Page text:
Pharmacology [?] Therapeutics 11/2014; 148. DOI:10.1016/j.pharmthera.2014.11.012 · 9.72 Impact Factor
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    • "Mechanistic studies in THP-1 cells, a human monocyte cell line, show that GILZ directly interacts with the NF-κB p65 subunit and suppresses transcriptional activity, resulting in reduced expression of macrophage activation markers CD80, CD86, and TLR2, and chemoknies CCL5 and CCL3 (Berrebi et al., 2003). Moreover, another GC induced anti-inflammatory protein, AnxA1, requires GILZ to mediate inhibitory effects of GC in murine macrophage (Yang et al., 2009). In keeping with these findings, GILZ expression is inhibited in macrophages from patients with Crohn's disease, tuberculosis and alcoholic hepatitis (AH), typical inflammatory diseases associated with macrophage activation (Berrebi et al., 2003; Hamdi et al., 2007a). "
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    ABSTRACT: Glucocorticoids (GC) are the most commonly prescribed medications for patients with inflammatory diseases, despite their well-known adverse metabolic effects. Previously, it was understood that the anti-inflammatory effects of the GC/GC receptor (GR) complex were mediated via transrepression, whilst the adverse metabolic effects were mediated via transactivation. It has recently become clear that this "divergent actions" paradigm of GC actions is likely insufficient. It has been reported that the GC/GR-mediated transactivation also contributes to the anti-inflammatory actions of GC, via up-regulation of key anti-inflammatory proteins. One of these is glucocorticoid-induced leucine zipper (GILZ), which inhibits inflammatory responses in a number of important immune cell lineages in vitro, as well as in animal models of inflammatory diseases in vivo. This review aims to compare the GILZ and GC effects on specific cell lineages and animal models of inflammatory diseases. The fact that the actions of GILZ permit a GILZ-based gene therapy to lack GC-like adverse effects presents the potential for development of new strategies to treat patients with inflammatory diseases.
    Frontiers in Pharmacology 07/2014; 5:169. DOI:10.3389/fphar.2014.00169 · 3.80 Impact Factor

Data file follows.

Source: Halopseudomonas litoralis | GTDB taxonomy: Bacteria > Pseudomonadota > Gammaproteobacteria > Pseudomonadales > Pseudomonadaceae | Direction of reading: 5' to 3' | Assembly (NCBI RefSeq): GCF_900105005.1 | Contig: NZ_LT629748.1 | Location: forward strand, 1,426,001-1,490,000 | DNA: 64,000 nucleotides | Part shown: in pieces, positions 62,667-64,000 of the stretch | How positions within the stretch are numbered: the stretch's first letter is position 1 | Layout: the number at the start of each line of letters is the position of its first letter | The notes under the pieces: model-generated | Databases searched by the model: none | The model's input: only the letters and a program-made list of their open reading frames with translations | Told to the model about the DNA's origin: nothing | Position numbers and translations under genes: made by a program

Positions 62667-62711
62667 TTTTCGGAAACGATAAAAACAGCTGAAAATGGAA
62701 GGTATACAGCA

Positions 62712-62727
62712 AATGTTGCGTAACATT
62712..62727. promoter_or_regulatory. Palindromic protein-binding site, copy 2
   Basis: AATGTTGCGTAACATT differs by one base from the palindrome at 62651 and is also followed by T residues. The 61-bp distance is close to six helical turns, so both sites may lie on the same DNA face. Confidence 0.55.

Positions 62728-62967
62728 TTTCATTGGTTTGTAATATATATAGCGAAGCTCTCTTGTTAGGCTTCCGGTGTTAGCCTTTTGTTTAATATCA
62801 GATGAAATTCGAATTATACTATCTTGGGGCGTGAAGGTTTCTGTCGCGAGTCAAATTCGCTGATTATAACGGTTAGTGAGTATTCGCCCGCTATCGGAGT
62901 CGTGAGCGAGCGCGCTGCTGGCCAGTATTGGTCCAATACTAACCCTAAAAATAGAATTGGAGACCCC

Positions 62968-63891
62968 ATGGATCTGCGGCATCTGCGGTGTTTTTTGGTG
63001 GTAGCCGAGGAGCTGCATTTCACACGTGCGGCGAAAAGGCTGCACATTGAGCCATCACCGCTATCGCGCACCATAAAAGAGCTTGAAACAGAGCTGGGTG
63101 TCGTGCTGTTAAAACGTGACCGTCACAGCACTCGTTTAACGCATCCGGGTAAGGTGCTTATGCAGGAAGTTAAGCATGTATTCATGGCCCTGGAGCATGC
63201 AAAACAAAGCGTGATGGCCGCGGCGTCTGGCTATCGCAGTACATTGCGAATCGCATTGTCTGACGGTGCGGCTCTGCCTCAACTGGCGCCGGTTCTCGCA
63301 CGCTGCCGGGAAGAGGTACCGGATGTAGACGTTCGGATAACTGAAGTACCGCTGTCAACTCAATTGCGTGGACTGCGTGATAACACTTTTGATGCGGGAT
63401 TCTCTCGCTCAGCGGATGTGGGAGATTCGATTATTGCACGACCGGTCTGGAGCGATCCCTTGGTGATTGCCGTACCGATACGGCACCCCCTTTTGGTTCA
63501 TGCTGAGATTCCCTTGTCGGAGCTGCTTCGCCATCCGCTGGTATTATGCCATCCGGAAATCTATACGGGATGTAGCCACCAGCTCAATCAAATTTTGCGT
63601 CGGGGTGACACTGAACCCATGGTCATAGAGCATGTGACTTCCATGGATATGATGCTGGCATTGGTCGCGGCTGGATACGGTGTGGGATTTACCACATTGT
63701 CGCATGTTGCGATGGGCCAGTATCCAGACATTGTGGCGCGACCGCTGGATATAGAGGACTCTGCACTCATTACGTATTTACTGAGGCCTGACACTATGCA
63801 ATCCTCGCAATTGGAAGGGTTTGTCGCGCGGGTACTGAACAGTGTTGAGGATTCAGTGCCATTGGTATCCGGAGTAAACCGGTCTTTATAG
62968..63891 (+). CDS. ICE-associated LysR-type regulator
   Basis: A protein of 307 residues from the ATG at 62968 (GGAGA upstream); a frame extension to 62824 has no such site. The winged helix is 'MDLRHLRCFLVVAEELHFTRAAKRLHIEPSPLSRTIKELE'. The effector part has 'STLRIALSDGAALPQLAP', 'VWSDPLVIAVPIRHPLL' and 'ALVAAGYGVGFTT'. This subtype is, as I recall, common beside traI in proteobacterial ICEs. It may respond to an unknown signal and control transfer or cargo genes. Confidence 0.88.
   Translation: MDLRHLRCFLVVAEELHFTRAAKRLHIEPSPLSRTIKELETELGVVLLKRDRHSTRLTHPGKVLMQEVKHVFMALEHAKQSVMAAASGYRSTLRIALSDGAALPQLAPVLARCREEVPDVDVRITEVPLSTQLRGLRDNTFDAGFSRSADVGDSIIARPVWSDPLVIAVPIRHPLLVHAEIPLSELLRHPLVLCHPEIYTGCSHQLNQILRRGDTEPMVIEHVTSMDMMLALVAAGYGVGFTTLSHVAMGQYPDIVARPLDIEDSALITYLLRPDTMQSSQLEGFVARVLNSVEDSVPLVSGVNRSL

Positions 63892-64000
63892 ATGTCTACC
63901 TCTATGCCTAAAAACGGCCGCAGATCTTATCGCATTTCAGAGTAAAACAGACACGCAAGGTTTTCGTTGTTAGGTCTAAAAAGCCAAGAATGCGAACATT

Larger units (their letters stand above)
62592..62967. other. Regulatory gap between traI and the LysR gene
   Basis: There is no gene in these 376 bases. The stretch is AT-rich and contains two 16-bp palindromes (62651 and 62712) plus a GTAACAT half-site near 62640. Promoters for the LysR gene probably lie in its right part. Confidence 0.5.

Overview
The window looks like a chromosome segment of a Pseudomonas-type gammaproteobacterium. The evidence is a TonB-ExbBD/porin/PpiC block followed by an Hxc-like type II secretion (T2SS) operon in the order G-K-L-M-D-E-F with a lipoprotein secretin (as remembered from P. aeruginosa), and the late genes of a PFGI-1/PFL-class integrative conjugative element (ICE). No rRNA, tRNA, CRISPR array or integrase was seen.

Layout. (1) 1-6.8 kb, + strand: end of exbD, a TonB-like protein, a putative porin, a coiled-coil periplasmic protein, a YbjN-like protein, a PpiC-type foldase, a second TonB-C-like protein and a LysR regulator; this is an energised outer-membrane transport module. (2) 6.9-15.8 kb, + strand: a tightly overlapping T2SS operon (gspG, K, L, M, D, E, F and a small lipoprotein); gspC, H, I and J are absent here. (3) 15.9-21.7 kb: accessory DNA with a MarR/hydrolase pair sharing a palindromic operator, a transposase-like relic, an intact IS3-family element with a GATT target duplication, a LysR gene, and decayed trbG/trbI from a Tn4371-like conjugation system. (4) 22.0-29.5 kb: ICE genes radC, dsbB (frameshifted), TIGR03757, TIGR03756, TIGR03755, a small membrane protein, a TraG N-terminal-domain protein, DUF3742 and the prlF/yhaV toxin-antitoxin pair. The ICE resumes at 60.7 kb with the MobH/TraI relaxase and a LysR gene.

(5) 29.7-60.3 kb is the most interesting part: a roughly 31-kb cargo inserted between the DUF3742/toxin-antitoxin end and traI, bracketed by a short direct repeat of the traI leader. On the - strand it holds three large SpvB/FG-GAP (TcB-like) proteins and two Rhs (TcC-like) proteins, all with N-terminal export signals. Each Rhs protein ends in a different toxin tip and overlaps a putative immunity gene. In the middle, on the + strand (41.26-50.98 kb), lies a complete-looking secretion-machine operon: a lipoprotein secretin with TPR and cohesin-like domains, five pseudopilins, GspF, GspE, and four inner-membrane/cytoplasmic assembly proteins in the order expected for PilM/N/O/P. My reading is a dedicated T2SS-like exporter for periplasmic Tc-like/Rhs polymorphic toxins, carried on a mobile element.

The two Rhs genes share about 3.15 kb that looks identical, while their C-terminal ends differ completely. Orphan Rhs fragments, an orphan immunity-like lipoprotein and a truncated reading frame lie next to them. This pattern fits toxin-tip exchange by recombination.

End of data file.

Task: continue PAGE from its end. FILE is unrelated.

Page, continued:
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    • "The effect of Cpd43 (1, 10 and 30 μM) on transcriptional activity of NFATc1 and NF-κB was examined in the presence or absence of LPS (10 ng/ml) or RANKL 100 ng/ml) for 6 (NF-κB) or 24 hours (NFAT). Luciferase activity was measured as previously described (Yang et al., 2009). "
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    ABSTRACT: Background and purpose: Annexin A1 (AnxA1) is an endogenous anti-inflammatory protein and agonist of the formyl peptide receptor 2 (FPR2). However, the potential for therapeutic FPR ligands to modify immune-mediated disease has been little explored. We investigated the effects of a synthetic FPR agonist on joint disease in the K/BxN model of rheumatoid arthritis (RA) and RA fibroblast-like synoviocytes (FLS). Experimental approach: Arthritis was induced by injection of K/BxN serum at day 0 and 2 in wild-type (WT) or AnxA1(-/-) mice and clinical and histopathological manifestations measured 8-11 days later. WT mice were given the FPR agonist compound 43 (Cpd43) (6 or 30 mg·kg(-1) i.p.) for 4 days. Effects of AnxA1 and Cpd43 on RANKL-induced osteoclastogenesis were assessed in RAW 264.7 cells and human RA FLS and macrophages. Key results: Treatment with Cpd43 before or after the onset of arthritis reduced clinical disease severity and attenuated synovial TNF-α and osteoclast-associated gene expression. Deletion of AnxA1 in mice exacerbated arthritis severity in the K/BxN model. In vitro, Cpd43 suppressed osteoclastogenesis and NFAT activity elicited by RANKL, and inhibited IL-6 secretion by mouse macrophages. In human RA joint-derived FLS and monocyte-derived macrophages, Cpd43 treatment inhibited IL-6 release, while blocking FPR2 or silencing AnxA1 increased this release. Conclusions and implications: The FPR agonist Cpd43 reduced osteoclastogenesis and inflammation in a mouse model of RA and exhibited anti-inflammatory effects in relevant human cells. These data suggest that FPR ligands may represent novel therapeutic agents capable of ameliorating inflammation and bone damage in RA.
    British Journal of Pharmacology 05/2014; 171(17). DOI:10.1111/bph.12768 · 4.84 Impact Factor